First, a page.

“The IGIS’ annual report only confirms that the spy agencies can’t be trusted,” said Anna Thorby from Stop the Spies. “This report is effectively the state admitting what we already know: GCSB surveillance information is targeted by partner agencies, communications from New Zealand are intercepted, and ‘accidental’ interception of NZ communications by a partner agency does occur.
“The report particularly highlights failures of the SIS, this is not new. The SIS has a long history of breaking the law and surveilling anyone who dares to try and rock the boat.
“In this report the SIS is revealed to be badly managed with an inability to do one of its core activities, security clearances, in a well organised and fair way. The SIS also failed to follow the law when using its new visual surveillance powers, and even kept this failure secret from the Minister who was meant to be providing oversight.
“The IGIS’ annual report is meant to alleviate our concerns about the intelligence world, but in effect it confirms that the intelligence community operates in a world unto itself,” said Thorby.
“Despite consistent reviews over previous years stating that the intelligence agencies need to learn to follow policy and procedures and work within the law, the IGIS report highlights that nothing has changed: the agencies have difficulties following rules and regulations.
“The strengthening of the role of the IGIS was a ploy by the National government to deflect public outrage from the revelations of wide-spread surveillance by the intelligence agencies and NZ’s role in the Five-Eyes. But like the on-going Intelligence Review headed by former deputy-PM Michael Cullen and lawyer Patsy Reddy, it is all part of a PR exercise to ensure public faith in these agencies. This is confirmed in the recently published ‘top-secret’ in-coming Ministers brief:’…critically, we need to build public trust and confidence in the intelligence community.’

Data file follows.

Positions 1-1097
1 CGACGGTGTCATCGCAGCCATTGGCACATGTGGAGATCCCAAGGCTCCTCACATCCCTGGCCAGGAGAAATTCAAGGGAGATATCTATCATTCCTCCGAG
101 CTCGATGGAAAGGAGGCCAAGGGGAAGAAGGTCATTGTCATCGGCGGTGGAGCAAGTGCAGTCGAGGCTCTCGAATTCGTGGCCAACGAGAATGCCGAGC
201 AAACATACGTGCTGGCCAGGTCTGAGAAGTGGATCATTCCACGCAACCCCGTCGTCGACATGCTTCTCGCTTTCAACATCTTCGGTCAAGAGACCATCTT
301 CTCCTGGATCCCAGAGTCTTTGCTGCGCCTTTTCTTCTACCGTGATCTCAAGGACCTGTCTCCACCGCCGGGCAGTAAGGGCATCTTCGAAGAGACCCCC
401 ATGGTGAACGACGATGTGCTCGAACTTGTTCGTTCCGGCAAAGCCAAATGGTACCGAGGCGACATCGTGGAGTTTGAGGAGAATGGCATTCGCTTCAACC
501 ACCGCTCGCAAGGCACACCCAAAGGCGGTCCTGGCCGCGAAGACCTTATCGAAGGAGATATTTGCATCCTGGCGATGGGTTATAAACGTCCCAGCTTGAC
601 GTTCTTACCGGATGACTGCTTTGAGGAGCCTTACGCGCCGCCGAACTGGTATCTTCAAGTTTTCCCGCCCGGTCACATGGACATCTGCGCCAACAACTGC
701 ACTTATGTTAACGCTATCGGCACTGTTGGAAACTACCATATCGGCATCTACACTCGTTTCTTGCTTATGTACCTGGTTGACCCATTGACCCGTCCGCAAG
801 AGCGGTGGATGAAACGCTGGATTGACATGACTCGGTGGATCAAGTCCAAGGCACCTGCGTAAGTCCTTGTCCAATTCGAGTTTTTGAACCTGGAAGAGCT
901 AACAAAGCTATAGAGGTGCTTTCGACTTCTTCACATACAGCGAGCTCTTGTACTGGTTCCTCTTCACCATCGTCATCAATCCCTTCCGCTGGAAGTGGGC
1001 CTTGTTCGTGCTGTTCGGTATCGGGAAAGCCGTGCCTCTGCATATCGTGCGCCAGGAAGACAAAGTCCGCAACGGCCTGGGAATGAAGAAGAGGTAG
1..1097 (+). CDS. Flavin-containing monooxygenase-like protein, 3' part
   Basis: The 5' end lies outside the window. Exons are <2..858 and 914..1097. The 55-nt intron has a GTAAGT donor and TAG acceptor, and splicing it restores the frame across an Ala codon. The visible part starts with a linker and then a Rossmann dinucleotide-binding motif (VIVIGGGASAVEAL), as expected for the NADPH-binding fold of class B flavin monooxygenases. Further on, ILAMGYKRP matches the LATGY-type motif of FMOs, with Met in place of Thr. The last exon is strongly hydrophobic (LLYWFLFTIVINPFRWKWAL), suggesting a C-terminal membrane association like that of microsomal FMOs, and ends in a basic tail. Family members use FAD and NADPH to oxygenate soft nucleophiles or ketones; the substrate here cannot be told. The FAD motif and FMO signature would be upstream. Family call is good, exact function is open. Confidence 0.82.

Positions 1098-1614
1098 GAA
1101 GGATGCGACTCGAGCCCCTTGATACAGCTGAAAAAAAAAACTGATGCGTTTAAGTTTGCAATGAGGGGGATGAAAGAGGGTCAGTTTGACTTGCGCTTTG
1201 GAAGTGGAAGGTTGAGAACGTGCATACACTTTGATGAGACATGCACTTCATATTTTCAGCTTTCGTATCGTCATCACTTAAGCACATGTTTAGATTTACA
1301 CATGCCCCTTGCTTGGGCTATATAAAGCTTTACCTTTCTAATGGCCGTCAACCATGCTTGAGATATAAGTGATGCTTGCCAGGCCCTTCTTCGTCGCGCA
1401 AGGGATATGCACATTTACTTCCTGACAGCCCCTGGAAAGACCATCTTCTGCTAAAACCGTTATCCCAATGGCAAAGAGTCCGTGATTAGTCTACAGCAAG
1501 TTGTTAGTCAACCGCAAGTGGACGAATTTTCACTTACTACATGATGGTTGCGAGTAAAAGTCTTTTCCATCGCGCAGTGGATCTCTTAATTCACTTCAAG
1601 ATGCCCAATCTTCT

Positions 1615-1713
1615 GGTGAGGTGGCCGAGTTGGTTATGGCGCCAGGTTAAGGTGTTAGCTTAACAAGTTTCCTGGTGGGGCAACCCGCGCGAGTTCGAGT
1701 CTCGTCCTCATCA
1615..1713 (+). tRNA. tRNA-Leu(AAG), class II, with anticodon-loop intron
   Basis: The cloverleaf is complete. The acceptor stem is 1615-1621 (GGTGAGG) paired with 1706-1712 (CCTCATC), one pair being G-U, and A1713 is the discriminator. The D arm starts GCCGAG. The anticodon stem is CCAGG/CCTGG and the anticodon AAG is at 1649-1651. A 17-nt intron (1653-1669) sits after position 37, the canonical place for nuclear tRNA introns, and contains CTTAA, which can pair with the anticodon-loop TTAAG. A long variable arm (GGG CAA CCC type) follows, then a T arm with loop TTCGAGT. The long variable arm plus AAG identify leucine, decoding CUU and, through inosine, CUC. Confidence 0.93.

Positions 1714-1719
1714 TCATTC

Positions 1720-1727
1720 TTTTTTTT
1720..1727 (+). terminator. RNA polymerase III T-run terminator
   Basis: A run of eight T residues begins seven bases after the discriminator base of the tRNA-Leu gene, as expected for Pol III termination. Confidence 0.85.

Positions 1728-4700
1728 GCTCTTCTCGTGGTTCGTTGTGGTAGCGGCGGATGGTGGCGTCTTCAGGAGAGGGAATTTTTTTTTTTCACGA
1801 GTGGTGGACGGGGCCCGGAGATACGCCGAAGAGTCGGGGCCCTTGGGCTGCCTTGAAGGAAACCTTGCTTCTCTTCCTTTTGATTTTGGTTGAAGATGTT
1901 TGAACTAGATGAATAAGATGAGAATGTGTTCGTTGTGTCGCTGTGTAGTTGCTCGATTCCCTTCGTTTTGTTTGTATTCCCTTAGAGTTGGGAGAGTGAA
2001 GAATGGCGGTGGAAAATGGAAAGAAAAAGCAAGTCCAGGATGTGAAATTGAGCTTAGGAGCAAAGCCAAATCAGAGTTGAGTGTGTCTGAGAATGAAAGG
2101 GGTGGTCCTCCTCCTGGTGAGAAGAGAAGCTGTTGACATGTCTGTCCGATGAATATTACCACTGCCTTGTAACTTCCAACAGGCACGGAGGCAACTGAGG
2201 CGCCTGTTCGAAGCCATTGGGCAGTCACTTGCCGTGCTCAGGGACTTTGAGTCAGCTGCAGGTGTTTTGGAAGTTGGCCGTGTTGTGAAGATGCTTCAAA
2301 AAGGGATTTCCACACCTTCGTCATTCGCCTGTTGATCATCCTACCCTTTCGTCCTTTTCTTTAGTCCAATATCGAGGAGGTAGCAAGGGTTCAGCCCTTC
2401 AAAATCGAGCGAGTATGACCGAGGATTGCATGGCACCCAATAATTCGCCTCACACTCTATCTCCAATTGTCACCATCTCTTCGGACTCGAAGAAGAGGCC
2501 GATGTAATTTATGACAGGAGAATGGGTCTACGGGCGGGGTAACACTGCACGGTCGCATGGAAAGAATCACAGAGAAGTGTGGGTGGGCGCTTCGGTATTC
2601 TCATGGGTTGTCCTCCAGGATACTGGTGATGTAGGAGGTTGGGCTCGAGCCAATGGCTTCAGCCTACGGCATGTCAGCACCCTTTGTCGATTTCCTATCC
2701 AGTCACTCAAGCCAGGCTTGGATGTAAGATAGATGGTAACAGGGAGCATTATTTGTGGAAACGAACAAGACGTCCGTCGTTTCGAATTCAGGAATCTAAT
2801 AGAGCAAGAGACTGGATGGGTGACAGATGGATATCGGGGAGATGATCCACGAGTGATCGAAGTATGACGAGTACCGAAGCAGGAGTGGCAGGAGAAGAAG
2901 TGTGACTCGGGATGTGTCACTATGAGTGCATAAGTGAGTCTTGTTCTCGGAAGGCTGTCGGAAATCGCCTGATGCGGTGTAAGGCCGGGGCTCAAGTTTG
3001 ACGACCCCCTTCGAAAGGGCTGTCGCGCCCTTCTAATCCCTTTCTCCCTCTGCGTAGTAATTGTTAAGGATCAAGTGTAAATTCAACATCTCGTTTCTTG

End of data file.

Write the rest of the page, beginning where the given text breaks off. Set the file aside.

“Stop the Spies has adopted a no compromise position that these agencies should be disestablished. For us, these agencies are political police and the official revelations in the IGIS’s report only make that more stark. Moreover, these agencies are anti-democratic. They determine threats based on a set of assumptions about the legitimacy of the current system. The fact that a sitting member of parliament was a continued target of SIS surveillance shows just exactly how that set of assumptions plays out. Because when the state invokes ‘national security’ or ‘NZ security’ what it really means is the security of those who have power to maintain that power. It is a deeply political term – there is no politically neutral ‘national security’ – and under the current economic and political paradigm in this country, the continuation of security for some is at the expense of security for others.”
The Stop the Spies coalition calls for the closure of the GCSB, the closure of the SIS, and for New Zealand to get out of the 5 eyes.